Group Swim: PTD Productions' "The Sweet Delilah Swim Club" makes a splash on the importance of friends


"The Sweet Delilah Swim Club" celebrates the friendship of five women over time.

The Sweet Delilah Swim Club celebrates the friendship of five women over time. Artwork courtesy of PTD Productions.

PTD Productions' The Sweet Delilah Swim Club is funny, heartwarming, and shows the beautiful bonds of five women just trying to get through life.

This comedy, written by Jessie Jones, Nicholas Hope, and Jamie Wooten, takes us to North Carolina and introduces us to a group of girlfriends who met swimming for their college swim team. Every year during the same weekend in August, they rent out the same beachside cottage in the Outer Banks and use that time to catch up with one another and have a yearly group swim. Time progresses rapidly in this show, with the first scene taking place 22 years after graduation and the characters in their early 40s. By the end of the show, another 33 years have passed and the ladies are in their 70s.

Marie Jones plays Sheree, the former captain of the team and the group’s Type A organizer. She has a set schedule for each day and gets overwhelmed if the schedule doesn’t go according to plan. Sheree's weird health food disgusts her friends even though they all pretend to like it. Jones’ performance is endearing and honest as she navigates a character learning to give up some control.

Rebecca Lane is the energetic Lexie, who is obsessed with retaining her youth and moving on to the next man in her life. Constantly talking about the latest surgery, nip, or tuck, she wears a different wig in each scene to show her constantly changing look. In an unexpected plot twist, she is diagnosed with a mystery disease, although she talks about losing her hair so one can guess a form of cancer. She voices how ironic it is that she spent her whole life trying to perfect her outsides, only to have her insides be the problem. The character of Lexie is extremely relatable, as a lot of people deny getting older, and Lane plays her with humility.

Next we meet Dinah, played by an on-point Jennifer Heimberg, the workaholic lawyer who always puts her career first and her love life on the back burner. When she gets to come to the cottage for the weekend, she finally has time to relax, and there’s always a cocktail in her hand no matter the time of day. She’s the one that always calls out the bullcrap but gets backed into a corner when it’s revealed that she’s dating one of Lexie’s ex-husbands.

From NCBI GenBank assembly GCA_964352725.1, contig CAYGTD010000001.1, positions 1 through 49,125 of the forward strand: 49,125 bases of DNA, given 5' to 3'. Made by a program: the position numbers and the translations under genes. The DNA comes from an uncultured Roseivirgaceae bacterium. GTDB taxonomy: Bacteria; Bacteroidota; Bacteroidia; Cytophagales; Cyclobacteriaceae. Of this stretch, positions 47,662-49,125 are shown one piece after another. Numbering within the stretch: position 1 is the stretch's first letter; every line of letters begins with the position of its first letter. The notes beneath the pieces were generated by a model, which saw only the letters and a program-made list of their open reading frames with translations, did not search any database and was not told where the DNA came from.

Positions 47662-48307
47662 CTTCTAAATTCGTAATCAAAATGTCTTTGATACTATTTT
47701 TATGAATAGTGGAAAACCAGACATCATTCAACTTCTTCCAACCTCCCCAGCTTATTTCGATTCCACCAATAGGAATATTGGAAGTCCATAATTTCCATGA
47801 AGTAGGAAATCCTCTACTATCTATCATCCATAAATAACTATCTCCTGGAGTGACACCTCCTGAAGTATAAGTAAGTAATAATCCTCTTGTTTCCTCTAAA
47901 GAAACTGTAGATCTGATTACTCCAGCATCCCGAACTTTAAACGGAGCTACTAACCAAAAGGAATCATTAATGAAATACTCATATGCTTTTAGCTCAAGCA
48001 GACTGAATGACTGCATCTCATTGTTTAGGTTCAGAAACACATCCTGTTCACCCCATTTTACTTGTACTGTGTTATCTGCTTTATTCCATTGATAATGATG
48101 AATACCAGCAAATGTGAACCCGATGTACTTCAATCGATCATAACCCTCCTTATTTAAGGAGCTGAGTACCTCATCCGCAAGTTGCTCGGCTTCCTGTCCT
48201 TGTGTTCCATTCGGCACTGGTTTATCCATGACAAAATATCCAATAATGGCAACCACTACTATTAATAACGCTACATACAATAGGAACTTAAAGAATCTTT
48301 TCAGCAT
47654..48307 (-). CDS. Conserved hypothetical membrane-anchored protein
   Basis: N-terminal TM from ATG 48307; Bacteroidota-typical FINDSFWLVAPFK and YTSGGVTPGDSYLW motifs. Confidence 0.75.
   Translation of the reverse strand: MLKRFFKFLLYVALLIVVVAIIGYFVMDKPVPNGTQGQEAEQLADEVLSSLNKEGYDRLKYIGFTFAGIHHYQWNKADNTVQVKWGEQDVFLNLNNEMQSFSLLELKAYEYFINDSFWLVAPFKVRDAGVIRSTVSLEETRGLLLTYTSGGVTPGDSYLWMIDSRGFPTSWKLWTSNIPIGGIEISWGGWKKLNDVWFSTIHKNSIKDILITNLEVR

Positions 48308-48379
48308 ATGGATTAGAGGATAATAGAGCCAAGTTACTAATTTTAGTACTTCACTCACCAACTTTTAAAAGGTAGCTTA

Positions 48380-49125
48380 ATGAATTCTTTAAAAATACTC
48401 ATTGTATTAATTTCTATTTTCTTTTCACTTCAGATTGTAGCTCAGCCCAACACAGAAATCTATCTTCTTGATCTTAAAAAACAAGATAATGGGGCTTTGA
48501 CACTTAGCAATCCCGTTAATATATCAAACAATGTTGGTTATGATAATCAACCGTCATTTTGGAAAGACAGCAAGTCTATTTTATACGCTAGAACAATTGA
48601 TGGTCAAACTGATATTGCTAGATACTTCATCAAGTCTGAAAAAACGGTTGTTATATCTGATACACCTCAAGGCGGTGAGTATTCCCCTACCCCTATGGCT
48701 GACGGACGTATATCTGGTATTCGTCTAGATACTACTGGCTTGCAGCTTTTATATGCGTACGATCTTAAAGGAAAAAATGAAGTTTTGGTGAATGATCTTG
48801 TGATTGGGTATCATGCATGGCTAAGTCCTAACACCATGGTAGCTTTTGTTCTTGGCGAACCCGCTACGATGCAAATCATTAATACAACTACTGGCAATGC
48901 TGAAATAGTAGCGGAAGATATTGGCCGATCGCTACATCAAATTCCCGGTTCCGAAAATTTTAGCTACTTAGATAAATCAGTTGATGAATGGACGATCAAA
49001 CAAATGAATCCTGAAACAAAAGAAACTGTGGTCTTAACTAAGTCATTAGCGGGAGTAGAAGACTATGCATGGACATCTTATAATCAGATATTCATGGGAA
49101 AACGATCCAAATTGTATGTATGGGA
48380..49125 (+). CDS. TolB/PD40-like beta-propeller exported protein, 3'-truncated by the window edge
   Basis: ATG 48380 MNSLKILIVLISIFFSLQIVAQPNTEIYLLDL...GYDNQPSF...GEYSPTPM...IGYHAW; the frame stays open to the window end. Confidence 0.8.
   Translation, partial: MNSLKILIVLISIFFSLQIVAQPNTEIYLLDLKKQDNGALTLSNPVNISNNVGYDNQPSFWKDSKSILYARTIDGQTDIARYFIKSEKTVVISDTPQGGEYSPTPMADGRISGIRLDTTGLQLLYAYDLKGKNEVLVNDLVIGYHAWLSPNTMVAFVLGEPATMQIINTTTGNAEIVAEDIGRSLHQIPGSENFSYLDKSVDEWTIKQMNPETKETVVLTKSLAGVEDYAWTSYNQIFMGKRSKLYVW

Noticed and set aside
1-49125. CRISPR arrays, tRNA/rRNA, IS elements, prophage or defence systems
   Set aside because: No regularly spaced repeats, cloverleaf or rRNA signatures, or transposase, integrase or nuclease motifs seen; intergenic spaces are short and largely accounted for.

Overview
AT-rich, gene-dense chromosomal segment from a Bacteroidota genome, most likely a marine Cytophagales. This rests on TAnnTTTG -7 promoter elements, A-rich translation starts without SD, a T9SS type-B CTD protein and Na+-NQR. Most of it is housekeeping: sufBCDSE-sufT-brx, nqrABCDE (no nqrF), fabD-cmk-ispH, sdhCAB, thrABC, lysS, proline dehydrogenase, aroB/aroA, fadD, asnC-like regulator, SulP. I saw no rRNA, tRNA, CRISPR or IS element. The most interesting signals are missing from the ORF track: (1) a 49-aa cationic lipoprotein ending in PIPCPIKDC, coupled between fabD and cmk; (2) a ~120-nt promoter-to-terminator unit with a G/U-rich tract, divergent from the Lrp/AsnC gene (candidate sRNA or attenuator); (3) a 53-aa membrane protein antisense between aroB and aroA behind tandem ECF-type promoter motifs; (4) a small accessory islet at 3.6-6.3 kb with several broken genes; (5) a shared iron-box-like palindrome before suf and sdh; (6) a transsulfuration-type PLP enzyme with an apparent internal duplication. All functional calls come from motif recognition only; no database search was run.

Deena Baty as Vernadette is laugh-out-loud funny, with the best one-liners in the script. With one bad thing happening after another, Vernadette’s life is a mess with a deadbeat husband, a son constantly in and out of jail, and a new injury in every scene. Her house even burns down after getting struck by lightning. Even with all her misfortune, she tries to lift up her friends at every chance and shows us that life is too short to wallow in pity.

Lastly, Cindy Franklin plays Jeri Neal, a former nun who realizes her true calling in life is becoming a mother. She left her habit behind and got pregnant through artificial insemination in her 40s. Her story shows us that it’s never too late to change your plan in life and you should never be sorry about your past wants and desires. Franklin is sweet and sincere in this role.

Casting a show that spans many decades is a tough task, which shows due to the actors’ range of ages. But director Karrie Waarala put together a strong ensemble that works well together on stage. There’s a definite feeling of camaraderie between the five actors and they all support each other so well. The dialogue is fast, they pick up on each other’s cues quickly, and they genuinely laugh with each other.

The key to this show is friendship, and how they can help us get through our toughest times, and this group feels like a real girl gang. This team wins this show.

Marley Boone is a theatre professional that has been in the industry since 2015. While living in Philadelphia, she would write theatre reviews for DC Metro Arts.

PTD Productions' “The Sweet Delilah Swim Club" runs through November 19 at The Riverside Arts Center, 76 N. Huron Street, Ypsilanti. For tickets and further information, visit